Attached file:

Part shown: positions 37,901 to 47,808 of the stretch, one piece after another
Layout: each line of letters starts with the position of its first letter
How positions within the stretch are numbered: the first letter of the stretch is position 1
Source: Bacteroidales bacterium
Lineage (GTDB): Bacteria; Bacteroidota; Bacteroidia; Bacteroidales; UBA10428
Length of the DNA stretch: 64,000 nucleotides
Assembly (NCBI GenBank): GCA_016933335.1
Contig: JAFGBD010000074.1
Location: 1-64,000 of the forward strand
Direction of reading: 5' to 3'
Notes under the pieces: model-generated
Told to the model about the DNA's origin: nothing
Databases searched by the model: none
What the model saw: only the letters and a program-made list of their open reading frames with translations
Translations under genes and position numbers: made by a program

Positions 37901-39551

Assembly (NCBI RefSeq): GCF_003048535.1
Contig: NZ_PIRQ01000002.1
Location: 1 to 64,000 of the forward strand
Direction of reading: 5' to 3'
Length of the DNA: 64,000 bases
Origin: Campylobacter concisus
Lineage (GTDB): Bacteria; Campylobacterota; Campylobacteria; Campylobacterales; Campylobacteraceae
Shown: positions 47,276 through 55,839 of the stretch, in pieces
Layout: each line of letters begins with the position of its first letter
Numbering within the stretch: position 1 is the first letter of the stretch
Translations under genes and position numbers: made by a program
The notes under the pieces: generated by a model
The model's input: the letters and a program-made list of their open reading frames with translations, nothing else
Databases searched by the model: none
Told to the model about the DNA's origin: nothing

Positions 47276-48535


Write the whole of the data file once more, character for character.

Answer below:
Part shown: positions 37,901 to 47,808 of the stretch, one piece after another
Layout: each line of letters starts with the position of its first letter
How positions within the stretch are numbered: the first letter of the stretch is position 1
Source: Bacteroidales bacterium
Lineage (GTDB): Bacteria; Bacteroidota; Bacteroidia; Bacteroidales; UBA10428
Length of the DNA stretch: 64,000 nucleotides
Assembly (NCBI GenBank): GCA_016933335.1
Contig: JAFGBD010000074.1
Location: 1-64,000 of the forward strand
Direction of reading: 5' to 3'
Notes under the pieces: model-generated
Told to the model about the DNA's origin: nothing
Databases searched by the model: none
What the model saw: only the letters and a program-made list of their open reading frames with translations
Translations under genes and position numbers: made by a program

Positions 37901-39551

Assembly (NCBI RefSeq): GCF_003048535.1
Contig: NZ_PIRQ01000002.1
Location: 1 to 64,000 of the forward strand
Direction of reading: 5' to 3'
Length of the DNA: 64,000 bases
Origin: Campylobacter concisus
Lineage (GTDB): Bacteria; Campylobacterota; Campylobacteria; Campylobacterales; Campylobacteraceae
Shown: positions 47,276 through 55,839 of the stretch, in pieces
Layout: each line of letters begins with the position of its first letter
Numbering within the stretch: position 1 is the first letter of the stretch
Translations under genes and position numbers: made by a program
The notes under the pieces: generated by a model
The model's input: the letters and a program-made list of their open reading frames with translations, nothing else
Databases searched by the model: none
Told to the model about the DNA's origin: nothing

Positions 47276-48535